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Neurological Devices; Denial of Request for Change in Classification of Cutaneous Electrode

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Food and Drug Administration, HHS.


Notice; denial of petition.


The Food and Drug Administration (FDA) is denying the petition submitted by Scientific Laboratory Products LTD., to reclassify electroencephalogram (EEG) electrodes from class II to class I. The agency is denying the petition because the Scientific Laboratory Products LTD., failed to provide sufficient new information to establish that general controls would provide reasonable assurance of the safety and effectiveness of the devices. This document also summarizes the basis for the agency's decision.

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Heather S. Rosecrans, Center for Devices and Radiological Health (HFZ-404), Food and Drug Administration, 9200 Corporate Blvd., Rockville, MD 20850, 240-276-4021.

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I. Classification and Reclassification of Devices Under the Medical Device Amendments of 1976 (the 1976 Amendments)

The Federal Food, Drug, and Cosmetic Act (the act) (21 U.S.C. 301 et seq.), as amended by the 1976 amendments (Public Law 94-295), the Safe Medical Devices Act of 1990 (SMDA) (Public Law 101-629), and the Food and Drug Administration Modernization Act of 1997 (Public Law 105-115) established a comprehensive system for the regulation of medical devices intended for human use. Section 513 of the act (21 U.S.C. 360c) established three categories (classes) of devices, depending on the regulatory controls needed to provide reasonable assurance of their safety and effectiveness. The three categories of devices under the 1976 amendments were class I (general controls); class II (performance standards); and class III (premarket approval).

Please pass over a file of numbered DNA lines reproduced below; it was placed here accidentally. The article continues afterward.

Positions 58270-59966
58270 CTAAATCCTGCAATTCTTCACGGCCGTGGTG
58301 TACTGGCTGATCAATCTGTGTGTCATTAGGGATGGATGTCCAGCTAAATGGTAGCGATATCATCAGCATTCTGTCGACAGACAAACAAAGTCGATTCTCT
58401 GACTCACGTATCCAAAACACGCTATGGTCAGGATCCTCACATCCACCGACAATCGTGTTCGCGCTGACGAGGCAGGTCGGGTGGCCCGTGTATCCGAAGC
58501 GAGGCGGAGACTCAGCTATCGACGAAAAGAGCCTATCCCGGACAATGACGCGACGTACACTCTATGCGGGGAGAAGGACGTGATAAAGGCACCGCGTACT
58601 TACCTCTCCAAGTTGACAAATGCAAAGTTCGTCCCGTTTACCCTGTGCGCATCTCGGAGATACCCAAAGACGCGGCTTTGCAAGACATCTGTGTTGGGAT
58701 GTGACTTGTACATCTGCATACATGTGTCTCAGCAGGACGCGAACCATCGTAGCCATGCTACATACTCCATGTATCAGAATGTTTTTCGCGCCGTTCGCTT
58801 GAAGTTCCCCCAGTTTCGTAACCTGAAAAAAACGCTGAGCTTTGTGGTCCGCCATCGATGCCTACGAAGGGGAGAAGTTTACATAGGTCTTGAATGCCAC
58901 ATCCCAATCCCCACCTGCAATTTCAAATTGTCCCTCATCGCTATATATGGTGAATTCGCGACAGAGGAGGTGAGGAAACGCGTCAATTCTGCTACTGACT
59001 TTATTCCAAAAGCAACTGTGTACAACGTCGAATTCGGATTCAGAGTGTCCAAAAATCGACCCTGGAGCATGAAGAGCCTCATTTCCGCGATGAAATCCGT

Under section 513 of the act, devices that were in commercial distribution before May 28, 1976 (the date of enactment of the amendments), generally referred to as preamendments devices, are classified after FDA has done the following: (1) Received a recommendation from a device classification panel (an FDA advisory committee); (2) published the panel's recommendation for comment, along with a proposed regulation classifying the device type; and (3) published a final regulation classifying the device type. FDA has classified most preamendments devices under these procedures.

Devices that were not in commercial distribution prior to May 28, 1976, generally referred to as postamendments devices, are classified automatically by statute (section 513(f) of the act) into class III without any FDA rulemaking process. Those devices remain in class III and require premarket approval, unless: (1) The device type is reclassified into class I or II; (2) FDA issues an order classifying the device into class I or II in accordance with section 513(f)(2) of the act; or (3) FDA issues an order finding the device to be substantially equivalent, under section 513(i) of the act, to a predicate device that does not require premarket approval. The agency determines whether new devices are substantially equivalent to previously marketed devices by means of premarket notification procedures in section 510(k) of the act (21 U.S.C. 360(k)) and 21 CFR part 807 of the regulations.

A preamendments device that has been classified into class III may be marketed, by means of premarket notification procedures, without submission of a premarket approval application (PMA) until FDA issues a final regulation under section 515(b) of the act (21 U.S.C. 360e(b)) requiring premarket approval.